In message <[log in to unmask]>, "A. H. van der
Weel" <[log in to unmask]> writes
>The only software we have at our disposal is free: SGMLS, Panorama Free;
>Near and Far Lite, and we have Windows 3.11 or Macintosh computers to
>work on. SGMLS appears to choke on our invocation of the relevant
>portions of the TEI DTD set in the Doc Type Declaration of the document
>instance, spouting more error messages than you could poke a stick at. A
>friendly SGML user in the computer department suggested that the TEI DTD
>needed to be actually "compiled" before SGMLS could handle it. If that
>is so, (1) what does such compiling entail; (2) why is it necessary; and
>(3) is it possible for computer half-literates such as ourselves to
>actually do so, on equipment as patently amateur as ours? And if it is
>possible, how is it actually done?
>I think I have a half-baked sort of understanding of what compilation
>might yield, that is a complete DTD which could be read and displayed on
>screen by a program like Near and Far Lite. This, I must say would be
>most welcome, since it would give a good visual representation of the
>DTD's structure. But is my understanding correct? Or is it really that
>unknown quantity that I have seen being referred to as a "DTD driver
Ther are two different things you sometimes have to do to a DTD before
it will work with SGML-ready (!) software. I will describe them in a
But first, SGMLS shouldn't need either of these techniques, since it
really does understand SGML syntax. I suspect that you simply need to
give SGMLS a bit more information. If you email me your 'driver' DTD,
the document, the command line you used, and the (start of!) the error
messages, I'll have a go at sorting out what is wrong. That bit
shouldn't be hard.
BTW, are you using the latest [N]SGMLS, which comes with the SP1.1
parser materials from James Clark (ftp-able from somewhere on his
http://www.jclark.com web site)?
So, once we have SGMLS working, you'll be able to parse your documents
and check that they are valid SGML. The problem as I see it is that you
are a bit short on tools to do the 'obvious' things: create your marked-
up documents in the first place, and view/print them out once you have
got them right.
Panorama Free is ok for browsing SGML files on the web, but won't open
local files. It might be worth investing in Panorama Pro, which really
isn't that dear.
You could do with an editor of some sort. I've written lots of SGML by
hand myself, but having to type in all the tags by hand soon palls!
Also, you can get some _really_ interesting parser error messages that
way! WordPerfect 7.0 has built-in SGML support if you happen to have
that software lying around. SoftQuad at least have heard of educational
discounts - they produce Author/Editor.
Retournons a nos moutons:
Onve you acquire some software other than SGMLS, you probably _will_
need to do something to the DTD. The two things you might do are:
1) normalization. This involves passing the DTD through a program which
creates a single DTD file, containing all the element and attribute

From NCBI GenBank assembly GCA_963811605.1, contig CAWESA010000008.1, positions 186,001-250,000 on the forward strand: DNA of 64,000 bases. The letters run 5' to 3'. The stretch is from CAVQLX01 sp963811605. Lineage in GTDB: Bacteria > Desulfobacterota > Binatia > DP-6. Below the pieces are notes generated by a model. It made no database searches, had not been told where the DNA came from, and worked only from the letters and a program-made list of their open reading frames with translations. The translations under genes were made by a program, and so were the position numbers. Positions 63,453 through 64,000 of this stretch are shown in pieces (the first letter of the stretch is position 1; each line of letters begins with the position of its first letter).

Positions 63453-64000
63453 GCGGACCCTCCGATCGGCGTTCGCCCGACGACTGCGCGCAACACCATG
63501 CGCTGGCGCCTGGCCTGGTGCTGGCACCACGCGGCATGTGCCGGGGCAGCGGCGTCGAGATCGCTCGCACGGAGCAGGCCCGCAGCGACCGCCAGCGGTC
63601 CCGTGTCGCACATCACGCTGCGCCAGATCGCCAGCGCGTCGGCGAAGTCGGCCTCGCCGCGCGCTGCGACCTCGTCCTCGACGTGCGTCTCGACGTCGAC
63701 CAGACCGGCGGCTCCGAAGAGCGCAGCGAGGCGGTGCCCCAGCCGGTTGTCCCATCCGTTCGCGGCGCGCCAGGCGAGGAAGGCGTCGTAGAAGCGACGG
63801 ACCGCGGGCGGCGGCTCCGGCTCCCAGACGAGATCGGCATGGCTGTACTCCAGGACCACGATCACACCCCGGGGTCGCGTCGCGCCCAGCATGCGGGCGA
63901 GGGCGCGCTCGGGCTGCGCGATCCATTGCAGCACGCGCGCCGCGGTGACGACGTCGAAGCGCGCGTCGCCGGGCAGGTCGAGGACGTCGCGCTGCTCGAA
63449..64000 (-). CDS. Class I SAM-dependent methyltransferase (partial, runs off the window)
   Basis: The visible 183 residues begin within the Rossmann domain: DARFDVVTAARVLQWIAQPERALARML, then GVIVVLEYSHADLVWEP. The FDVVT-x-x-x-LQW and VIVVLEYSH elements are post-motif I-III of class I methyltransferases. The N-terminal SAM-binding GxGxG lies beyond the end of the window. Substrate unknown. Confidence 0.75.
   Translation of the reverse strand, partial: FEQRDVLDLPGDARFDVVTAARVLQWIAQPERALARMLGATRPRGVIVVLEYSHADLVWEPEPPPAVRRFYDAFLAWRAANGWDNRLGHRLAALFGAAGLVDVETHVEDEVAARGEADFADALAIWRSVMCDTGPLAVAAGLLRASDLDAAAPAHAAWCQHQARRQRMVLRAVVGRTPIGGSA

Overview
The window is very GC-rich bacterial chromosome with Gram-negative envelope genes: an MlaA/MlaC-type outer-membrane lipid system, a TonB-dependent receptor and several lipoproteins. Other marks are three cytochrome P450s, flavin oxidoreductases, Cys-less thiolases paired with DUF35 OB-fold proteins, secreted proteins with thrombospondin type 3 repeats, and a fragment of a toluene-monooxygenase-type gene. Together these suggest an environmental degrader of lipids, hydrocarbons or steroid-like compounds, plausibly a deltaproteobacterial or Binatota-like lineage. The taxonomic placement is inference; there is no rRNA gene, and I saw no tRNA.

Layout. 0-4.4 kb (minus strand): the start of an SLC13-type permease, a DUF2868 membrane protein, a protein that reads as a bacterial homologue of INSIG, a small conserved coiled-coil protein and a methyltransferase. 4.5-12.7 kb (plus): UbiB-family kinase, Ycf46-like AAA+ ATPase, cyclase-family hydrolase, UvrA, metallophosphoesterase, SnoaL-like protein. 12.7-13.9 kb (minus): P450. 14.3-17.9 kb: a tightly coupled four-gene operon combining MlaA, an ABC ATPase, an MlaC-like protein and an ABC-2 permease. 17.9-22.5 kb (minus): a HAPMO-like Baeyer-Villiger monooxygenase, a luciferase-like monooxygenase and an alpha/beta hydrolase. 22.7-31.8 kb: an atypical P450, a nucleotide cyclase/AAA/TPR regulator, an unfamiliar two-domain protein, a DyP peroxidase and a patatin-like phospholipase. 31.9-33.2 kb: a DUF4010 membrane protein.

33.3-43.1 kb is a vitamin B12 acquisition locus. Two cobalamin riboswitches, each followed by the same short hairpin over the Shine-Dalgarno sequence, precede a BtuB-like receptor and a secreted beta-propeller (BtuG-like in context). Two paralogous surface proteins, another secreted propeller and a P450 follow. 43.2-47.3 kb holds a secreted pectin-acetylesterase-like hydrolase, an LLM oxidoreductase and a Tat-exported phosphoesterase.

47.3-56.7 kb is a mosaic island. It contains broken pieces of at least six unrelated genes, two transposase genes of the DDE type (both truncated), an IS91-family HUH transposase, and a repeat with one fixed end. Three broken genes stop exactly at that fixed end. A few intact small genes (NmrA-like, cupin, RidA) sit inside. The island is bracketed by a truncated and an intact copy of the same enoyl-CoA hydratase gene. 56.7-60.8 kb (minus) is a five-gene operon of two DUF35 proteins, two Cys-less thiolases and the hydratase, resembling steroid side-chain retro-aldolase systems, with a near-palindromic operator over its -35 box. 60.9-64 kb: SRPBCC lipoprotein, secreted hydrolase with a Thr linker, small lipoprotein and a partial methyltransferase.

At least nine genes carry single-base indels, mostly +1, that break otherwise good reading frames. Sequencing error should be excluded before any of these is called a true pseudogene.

declarations you require, which are currently scattered around 30 or so
separate files. I have written a utility (in the absence of anything
better!) which does this task, and in the process removes from content
models any mention of elements which are not actually used in 'your'
application of TEI. The reason for doing this is that some software
(Author/Editor in particular) will consider these elements an error, and
will refuse to play. Normalization may also be required for Near and
Far Lite: I'm not sure.
You can download my normalizer from:
(Use binary ftp to get this file, which is a DOS self-extracting
This is my description of the normalizer:
"NORMDTD is a DOS (yes!) program that reads a valid SGML DTD, even a
TEI-like one that uses marked sections and multiple input files, and
generates a single file containing a normalized version of that DTD.
The element content models in this normalized DTD will not contain any
references to elements that are not declared, and so it can be used by
highly-strung SGML packages such as RulesBuilder that refuse to process
TEI applications (in particular) for this reason. In fact, having a
normalized DTD in a single file can be helpful for a number of reasons,
to a variety of SGML applications.
The command syntax is:
NORMDTD DTD-file [output-DTD-file]
If you don't specify the output-DTD-file, NORMDTD will create a file for
you with the same name as the source DTD but suffix .DTN. If that file
already exists it will refuse to run.
Having run NORMDTD, you should run a parser past the resulting DTD to
check for 'hanging' separators and ambiguous context models I wasn't
clever enough to strip out. A small number of hand-edits will be
required for a typical TEI application.
The software has been known to hang my PC when presented with an invalid
DTD: it's wise to parse your TEI application and check it's clean before
trying to normalize the DTD.
I don't want any money for this software, and on the other hand I don't
take any responsibility for anything it might do to machines, data,
pets, etc. It has worked on all the valid DTDs I have tested it on, but
I make no claim for 100% SGML-conformance. If you do have problems, let
me know via email ([log in to unmask]) - I'll help if I can."
2) compilation. Some SGML software (Author/Editor again!) won't work on
a DTD directly, but requires a 'compiled' version. In this case you
will usually be provided with a program (e.g. RulesBuilder) to produce
the compiled form. So don't worry about this.
>But perhaps the most burning question is, is it possible for mere
>textual scholars in a language and literature department to use TEI at
>all without expert help? We don't wish to burden busy colleagues with
As I understand it, you are very much mainstream TEI users. Go for it!
SGML and Museum Information Consultancy
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